Revisit the moment Bill Murray hilariously managed to gatecrash the White House
At a time when the world faces an uncertain future, a time when the health crisis wreaks havoc across the globe and people are forced to drastically alter their way of life, sometimes you need a momentary period of relief in the shape of some good old nostalgic humour. When one is in need of such a break, there’s no better man to turn to than Billy Murray himself.
In the recent past, Murray is the undisputed star of our “Hollyweird” column with his hilariously bizarre anecdotal stories. Murray has gatecrashed engagement photos, given impromptu speeches at bachelor parties or, in some cases, randomly applied for jobs in a restaurant at the back of Atlanta Airport. Despite (or maybe because of) all of these incidents, he has maintained his status as one of the biggest stars of Hollywood with a unique on/off-screen persona.
Given the number of urban myths surrounding one of Hollywood’s most-loved figures, filmmaker Tommy Avallone once attempted to collect the sheer amount of tales of Bill Murray’s personal life, creating a whole new documentary film entitled The Bill Murray Stories: Life Lessons Learned from a Mythical Man. “One man’s journey to find meaning in Bill Murray’s many unexpected adventures with everyday people, rare and never-before-seen footage of the comedic icon participating in stories previously presumed to be an urban legend,” the synopsis reads and, here, we will do the same but focus on one situation specifically.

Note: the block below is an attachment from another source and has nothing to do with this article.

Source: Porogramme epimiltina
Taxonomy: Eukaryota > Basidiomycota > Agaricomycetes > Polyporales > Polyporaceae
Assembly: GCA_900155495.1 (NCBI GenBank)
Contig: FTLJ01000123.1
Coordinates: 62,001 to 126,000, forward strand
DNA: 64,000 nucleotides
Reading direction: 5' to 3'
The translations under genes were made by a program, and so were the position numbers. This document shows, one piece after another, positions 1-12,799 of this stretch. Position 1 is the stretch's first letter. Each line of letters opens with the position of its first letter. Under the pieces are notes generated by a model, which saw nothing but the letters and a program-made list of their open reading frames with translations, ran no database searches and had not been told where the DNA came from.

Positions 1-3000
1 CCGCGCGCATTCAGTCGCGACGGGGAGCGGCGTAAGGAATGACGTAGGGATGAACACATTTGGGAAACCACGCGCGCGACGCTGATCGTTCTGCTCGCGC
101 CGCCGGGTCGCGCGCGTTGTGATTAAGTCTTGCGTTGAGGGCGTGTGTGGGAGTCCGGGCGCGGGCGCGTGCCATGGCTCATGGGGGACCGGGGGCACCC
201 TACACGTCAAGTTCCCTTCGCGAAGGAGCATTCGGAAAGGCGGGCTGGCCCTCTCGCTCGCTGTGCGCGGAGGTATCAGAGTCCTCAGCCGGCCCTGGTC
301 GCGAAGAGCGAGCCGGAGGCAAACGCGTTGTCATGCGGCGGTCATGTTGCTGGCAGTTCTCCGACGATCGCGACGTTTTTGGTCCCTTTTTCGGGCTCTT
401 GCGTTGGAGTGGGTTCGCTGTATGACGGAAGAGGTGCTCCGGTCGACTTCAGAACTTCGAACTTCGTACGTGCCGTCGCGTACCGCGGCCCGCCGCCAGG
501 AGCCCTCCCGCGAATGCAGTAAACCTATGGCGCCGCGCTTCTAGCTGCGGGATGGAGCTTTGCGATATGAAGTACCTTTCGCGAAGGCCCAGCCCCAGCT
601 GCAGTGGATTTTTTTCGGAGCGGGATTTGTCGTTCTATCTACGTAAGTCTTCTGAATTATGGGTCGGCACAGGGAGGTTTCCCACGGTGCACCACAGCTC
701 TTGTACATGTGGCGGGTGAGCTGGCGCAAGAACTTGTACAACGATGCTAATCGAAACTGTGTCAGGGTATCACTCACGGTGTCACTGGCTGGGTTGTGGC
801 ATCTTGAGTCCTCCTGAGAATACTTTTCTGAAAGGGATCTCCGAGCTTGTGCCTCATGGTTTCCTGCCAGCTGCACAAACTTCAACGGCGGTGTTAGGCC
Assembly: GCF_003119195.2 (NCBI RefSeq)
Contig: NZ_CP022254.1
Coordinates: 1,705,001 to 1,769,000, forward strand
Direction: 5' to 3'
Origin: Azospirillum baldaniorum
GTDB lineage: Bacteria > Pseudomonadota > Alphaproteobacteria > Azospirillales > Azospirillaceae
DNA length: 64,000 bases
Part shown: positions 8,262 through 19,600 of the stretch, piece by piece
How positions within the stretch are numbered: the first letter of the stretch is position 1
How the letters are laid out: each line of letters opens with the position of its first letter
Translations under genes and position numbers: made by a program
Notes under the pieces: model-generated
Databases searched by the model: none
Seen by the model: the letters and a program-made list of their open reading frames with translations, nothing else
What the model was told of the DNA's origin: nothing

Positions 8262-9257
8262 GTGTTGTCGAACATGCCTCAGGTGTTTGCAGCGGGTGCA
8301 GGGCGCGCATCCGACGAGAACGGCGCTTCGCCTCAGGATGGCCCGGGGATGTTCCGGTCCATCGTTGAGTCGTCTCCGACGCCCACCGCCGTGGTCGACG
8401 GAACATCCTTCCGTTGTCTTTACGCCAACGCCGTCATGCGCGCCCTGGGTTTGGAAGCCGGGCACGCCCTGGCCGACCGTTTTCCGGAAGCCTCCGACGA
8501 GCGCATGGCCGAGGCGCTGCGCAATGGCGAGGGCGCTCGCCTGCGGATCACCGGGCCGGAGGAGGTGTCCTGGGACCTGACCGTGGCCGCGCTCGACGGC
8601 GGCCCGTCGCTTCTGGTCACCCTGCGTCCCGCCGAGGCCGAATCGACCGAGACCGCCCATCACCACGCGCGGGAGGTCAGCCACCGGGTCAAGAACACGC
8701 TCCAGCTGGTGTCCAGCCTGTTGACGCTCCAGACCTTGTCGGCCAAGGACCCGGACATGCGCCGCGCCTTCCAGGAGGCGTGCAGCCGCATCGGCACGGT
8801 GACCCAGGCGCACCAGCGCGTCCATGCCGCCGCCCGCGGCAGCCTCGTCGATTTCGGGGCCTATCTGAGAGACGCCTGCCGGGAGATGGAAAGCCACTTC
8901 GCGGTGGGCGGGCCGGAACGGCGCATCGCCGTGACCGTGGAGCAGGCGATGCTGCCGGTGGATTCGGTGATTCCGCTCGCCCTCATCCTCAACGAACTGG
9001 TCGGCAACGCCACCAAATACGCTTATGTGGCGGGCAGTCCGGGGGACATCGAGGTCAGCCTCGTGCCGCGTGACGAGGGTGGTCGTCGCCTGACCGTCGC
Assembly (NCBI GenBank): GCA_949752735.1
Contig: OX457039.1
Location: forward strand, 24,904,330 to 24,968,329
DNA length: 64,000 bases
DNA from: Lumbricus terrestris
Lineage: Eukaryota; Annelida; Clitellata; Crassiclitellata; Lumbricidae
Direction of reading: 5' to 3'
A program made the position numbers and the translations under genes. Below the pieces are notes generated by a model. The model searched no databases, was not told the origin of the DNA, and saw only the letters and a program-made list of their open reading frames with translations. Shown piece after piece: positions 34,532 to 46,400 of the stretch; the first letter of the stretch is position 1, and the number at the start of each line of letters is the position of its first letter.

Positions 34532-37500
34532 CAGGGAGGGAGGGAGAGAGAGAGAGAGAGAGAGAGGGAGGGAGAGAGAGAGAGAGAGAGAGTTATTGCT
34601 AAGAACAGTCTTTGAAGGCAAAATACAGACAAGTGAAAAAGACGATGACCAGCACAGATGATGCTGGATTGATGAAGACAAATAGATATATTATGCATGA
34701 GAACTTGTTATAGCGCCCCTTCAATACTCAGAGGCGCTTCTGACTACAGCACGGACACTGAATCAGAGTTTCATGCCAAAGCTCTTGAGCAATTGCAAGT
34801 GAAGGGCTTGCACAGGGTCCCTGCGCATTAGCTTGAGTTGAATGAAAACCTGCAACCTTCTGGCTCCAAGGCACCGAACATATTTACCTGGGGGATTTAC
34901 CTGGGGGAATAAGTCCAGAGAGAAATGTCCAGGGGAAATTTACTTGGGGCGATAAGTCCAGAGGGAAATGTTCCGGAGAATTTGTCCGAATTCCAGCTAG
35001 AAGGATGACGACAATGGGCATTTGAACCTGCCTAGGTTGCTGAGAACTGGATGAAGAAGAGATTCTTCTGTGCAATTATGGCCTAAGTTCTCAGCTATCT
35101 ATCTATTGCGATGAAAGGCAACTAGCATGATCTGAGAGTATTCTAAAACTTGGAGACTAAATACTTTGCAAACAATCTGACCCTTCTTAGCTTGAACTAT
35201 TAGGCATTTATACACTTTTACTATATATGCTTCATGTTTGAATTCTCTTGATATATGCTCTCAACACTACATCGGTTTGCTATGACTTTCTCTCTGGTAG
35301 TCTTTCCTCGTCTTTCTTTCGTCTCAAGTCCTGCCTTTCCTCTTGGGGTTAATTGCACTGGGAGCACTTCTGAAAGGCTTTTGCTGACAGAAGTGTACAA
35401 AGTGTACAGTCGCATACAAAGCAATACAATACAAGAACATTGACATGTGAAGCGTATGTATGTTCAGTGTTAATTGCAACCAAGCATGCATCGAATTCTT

While visiting Washington in 2016 to receive the Mark Twain Prize from President Obama, Murray attended a press conference moments after it ended and answered questions from the media about the Chicago Cubs. The Cubs were on their way to the World Series that year.
The press indulged in the charade and referred to Murray as “Mr. President.” They paid close attention as he explained why the Cubs deserved to win the World Series over an LA team. “We also have a little bit of autumn in Chicago,” Murray said.
“I feel very confident that [Dodgers’ Game 6 starter] Clayton Kershaw is a great, great pitcher but we got too many sticks, we got too many sticks,” Murray said. “At home with our crowd, the weather … we also have a little bit of autumn in Chicago, you don’t get that in Los Angeles. Trees just die in Los Angeles; in Illinois they flourish.”